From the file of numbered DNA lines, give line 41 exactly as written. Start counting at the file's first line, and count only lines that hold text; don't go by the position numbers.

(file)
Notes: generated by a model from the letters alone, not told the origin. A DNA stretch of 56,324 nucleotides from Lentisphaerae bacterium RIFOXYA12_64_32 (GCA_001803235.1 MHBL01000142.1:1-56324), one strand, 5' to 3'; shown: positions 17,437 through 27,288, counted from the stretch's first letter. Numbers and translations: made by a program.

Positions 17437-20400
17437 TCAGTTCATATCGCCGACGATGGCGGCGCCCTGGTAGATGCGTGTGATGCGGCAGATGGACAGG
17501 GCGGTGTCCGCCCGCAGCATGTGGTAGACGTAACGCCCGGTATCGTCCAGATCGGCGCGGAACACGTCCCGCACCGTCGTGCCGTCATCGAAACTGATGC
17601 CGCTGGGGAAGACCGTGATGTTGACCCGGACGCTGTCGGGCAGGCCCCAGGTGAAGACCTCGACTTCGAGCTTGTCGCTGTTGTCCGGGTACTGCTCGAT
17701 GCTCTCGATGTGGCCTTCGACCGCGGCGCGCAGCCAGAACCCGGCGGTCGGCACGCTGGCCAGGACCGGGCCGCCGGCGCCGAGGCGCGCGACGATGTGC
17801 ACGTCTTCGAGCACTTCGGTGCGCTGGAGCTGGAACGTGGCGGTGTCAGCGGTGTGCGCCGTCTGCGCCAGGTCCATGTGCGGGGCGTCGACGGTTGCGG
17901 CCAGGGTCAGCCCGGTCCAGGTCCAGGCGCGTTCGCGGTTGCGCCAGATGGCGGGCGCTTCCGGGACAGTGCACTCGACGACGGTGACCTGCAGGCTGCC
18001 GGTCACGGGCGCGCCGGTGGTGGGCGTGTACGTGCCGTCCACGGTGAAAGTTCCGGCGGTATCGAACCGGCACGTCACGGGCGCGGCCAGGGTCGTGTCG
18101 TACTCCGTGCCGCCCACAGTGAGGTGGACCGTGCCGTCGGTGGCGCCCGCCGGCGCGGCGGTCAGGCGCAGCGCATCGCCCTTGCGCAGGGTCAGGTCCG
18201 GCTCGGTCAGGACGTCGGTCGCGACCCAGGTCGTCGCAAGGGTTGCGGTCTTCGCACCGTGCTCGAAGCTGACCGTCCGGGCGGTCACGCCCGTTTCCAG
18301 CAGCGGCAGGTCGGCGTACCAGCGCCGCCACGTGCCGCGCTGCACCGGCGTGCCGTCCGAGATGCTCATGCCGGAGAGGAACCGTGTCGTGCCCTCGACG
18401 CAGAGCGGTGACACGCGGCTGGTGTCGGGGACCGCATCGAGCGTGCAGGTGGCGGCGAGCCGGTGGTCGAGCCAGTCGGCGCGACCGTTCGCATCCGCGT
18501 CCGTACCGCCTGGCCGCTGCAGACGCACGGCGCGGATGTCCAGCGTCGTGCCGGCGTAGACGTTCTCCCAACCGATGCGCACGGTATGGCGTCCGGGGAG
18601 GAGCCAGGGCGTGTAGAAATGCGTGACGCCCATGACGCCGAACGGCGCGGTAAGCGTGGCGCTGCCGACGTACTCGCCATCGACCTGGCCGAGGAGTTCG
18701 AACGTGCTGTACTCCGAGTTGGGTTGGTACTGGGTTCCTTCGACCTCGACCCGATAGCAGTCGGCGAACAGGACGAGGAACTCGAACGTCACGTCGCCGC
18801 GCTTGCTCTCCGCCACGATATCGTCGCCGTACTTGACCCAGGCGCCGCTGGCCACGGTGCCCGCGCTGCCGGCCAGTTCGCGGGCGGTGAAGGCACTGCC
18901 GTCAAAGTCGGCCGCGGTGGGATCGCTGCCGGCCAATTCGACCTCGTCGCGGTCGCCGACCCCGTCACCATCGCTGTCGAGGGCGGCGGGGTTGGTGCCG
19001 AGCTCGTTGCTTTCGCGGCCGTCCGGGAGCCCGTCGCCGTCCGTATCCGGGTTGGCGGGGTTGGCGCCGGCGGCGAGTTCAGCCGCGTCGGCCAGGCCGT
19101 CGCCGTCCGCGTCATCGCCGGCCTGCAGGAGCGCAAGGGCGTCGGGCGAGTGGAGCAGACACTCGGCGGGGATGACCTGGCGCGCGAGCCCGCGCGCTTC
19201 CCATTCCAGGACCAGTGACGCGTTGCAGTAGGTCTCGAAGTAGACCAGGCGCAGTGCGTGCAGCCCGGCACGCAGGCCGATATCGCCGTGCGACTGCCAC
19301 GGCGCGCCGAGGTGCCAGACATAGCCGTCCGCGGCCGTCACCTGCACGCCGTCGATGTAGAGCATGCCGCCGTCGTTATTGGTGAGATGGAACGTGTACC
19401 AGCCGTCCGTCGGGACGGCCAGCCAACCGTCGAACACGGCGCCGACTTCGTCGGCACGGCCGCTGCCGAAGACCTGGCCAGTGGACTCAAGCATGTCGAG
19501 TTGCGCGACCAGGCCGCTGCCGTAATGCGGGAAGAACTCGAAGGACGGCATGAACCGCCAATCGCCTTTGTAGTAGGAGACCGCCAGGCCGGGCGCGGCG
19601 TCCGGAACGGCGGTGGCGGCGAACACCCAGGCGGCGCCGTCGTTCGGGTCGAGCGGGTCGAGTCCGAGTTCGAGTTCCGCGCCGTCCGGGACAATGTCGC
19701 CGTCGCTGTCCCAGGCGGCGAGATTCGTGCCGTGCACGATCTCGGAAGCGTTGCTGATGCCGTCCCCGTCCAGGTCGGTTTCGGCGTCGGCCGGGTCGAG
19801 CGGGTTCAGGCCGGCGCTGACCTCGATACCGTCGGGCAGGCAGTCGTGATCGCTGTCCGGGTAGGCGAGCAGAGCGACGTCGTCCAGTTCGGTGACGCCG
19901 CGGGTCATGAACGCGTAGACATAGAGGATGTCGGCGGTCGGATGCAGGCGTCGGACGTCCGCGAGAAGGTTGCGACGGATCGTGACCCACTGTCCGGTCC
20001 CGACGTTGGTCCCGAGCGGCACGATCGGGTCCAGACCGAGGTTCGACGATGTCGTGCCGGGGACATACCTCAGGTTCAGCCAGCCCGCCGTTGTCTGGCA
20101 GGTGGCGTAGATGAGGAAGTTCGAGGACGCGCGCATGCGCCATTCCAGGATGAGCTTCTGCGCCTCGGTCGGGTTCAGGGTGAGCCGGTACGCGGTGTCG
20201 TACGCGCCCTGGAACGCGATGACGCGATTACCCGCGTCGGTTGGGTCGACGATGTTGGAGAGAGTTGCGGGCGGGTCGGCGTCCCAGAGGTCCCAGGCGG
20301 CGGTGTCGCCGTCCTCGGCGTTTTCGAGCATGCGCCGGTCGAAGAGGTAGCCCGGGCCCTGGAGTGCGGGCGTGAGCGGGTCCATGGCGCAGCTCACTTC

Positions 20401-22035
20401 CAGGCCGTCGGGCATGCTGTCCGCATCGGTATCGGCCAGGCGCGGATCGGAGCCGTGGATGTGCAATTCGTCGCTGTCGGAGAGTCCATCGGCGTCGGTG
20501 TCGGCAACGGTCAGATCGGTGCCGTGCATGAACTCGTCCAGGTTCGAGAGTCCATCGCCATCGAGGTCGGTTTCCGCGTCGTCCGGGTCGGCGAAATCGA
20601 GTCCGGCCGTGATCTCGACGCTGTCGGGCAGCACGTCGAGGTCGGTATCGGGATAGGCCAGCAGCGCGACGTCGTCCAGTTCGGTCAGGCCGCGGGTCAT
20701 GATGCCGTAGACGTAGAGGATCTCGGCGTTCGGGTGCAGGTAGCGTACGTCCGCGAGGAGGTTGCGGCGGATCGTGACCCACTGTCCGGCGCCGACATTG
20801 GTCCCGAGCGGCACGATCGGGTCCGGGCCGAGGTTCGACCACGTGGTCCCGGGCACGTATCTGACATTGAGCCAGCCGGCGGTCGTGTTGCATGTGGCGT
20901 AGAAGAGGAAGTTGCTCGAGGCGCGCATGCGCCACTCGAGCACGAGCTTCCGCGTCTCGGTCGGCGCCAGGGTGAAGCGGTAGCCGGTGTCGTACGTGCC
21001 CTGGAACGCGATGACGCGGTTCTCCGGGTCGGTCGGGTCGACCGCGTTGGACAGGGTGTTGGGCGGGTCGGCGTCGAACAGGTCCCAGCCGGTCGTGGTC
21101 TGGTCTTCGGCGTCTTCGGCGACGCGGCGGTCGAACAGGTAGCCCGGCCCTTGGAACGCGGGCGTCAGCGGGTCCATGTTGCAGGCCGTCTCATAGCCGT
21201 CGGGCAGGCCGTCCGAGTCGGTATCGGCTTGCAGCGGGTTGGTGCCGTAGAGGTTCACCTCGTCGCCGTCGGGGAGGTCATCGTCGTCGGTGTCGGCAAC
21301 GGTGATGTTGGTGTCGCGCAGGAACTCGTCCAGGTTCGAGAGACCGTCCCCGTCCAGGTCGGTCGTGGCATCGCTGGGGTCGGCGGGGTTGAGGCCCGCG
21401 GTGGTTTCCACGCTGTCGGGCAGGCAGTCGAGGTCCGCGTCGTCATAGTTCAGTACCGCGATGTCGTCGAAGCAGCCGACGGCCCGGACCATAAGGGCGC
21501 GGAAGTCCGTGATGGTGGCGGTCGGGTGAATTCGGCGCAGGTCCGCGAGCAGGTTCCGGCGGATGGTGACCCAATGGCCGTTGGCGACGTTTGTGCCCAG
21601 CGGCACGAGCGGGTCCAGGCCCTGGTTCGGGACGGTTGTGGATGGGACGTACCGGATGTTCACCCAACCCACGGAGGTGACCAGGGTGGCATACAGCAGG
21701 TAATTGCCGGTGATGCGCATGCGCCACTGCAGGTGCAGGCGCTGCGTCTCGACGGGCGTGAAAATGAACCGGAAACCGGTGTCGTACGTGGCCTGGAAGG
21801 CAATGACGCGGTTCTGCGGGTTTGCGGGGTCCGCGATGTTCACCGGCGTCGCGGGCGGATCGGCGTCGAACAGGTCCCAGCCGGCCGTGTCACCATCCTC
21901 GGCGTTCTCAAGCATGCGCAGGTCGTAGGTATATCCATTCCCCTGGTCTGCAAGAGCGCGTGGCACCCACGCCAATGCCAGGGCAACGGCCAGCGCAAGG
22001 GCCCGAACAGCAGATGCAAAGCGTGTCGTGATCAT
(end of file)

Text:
21101 TGGTCTTCGGCGTCTTCGGCGACGCGGCGGTCGAACAGGTAGCCCGGCCCTTGGAACGCGGGCGTCAGCGGGTCCATGTTGCAGGCCGTCTCATAGCCGT